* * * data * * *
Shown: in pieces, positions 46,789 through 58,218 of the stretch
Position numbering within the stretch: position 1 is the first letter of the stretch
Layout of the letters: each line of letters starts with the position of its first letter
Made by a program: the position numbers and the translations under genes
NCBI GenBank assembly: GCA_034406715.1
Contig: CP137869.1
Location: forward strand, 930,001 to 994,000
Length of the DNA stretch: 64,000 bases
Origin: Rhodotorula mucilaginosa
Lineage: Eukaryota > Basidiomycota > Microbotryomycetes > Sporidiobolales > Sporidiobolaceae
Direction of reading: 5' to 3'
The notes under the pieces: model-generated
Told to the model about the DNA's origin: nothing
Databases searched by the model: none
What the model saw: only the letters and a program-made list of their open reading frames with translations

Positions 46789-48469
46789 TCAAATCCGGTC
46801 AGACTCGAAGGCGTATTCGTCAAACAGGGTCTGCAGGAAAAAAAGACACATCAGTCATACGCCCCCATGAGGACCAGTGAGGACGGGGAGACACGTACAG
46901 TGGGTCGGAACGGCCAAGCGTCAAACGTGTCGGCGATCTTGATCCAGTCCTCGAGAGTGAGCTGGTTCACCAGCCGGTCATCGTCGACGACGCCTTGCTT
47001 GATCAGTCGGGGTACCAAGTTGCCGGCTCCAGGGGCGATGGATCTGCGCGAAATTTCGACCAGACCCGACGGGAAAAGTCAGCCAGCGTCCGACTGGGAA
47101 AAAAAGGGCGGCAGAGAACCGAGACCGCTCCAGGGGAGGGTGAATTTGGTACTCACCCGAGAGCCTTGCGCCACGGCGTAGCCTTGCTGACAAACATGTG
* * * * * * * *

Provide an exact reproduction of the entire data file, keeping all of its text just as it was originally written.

Shown: in pieces, positions 46,789 through 58,218 of the stretch
Position numbering within the stretch: position 1 is the first letter of the stretch
Layout of the letters: each line of letters starts with the position of its first letter
Made by a program: the position numbers and the translations under genes
NCBI GenBank assembly: GCA_034406715.1
Contig: CP137869.1
Location: forward strand, 930,001 to 994,000
Length of the DNA stretch: 64,000 bases
Origin: Rhodotorula mucilaginosa
Lineage: Eukaryota > Basidiomycota > Microbotryomycetes > Sporidiobolales > Sporidiobolaceae
Direction of reading: 5' to 3'
The notes under the pieces: model-generated
Told to the model about the DNA's origin: nothing
Databases searched by the model: none
What the model saw: only the letters and a program-made list of their open reading frames with translations

Positions 46789-48469
46789 TCAAATCCGGTC
46801 AGACTCGAAGGCGTATTCGTCAAACAGGGTCTGCAGGAAAAAAAGACACATCAGTCATACGCCCCCATGAGGACCAGTGAGGACGGGGAGACACGTACAG
46901 TGGGTCGGAACGGCCAAGCGTCAAACGTGTCGGCGATCTTGATCCAGTCCTCGAGAGTGAGCTGGTTCACCAGCCGGTCATCGTCGACGACGCCTTGCTT
47001 GATCAGTCGGGGTACCAAGTTGCCGGCTCCAGGGGCGATGGATCTGCGCGAAATTTCGACCAGACCCGACGGGAAAAGTCAGCCAGCGTCCGACTGGGAA
47101 AAAAAGGGCGGCAGAGAACCGAGACCGCTCCAGGGGAGGGTGAATTTGGTACTCACCCGAGAGCCTTGCGCCACGGCGTAGCCTTGCTGACAAACATGTG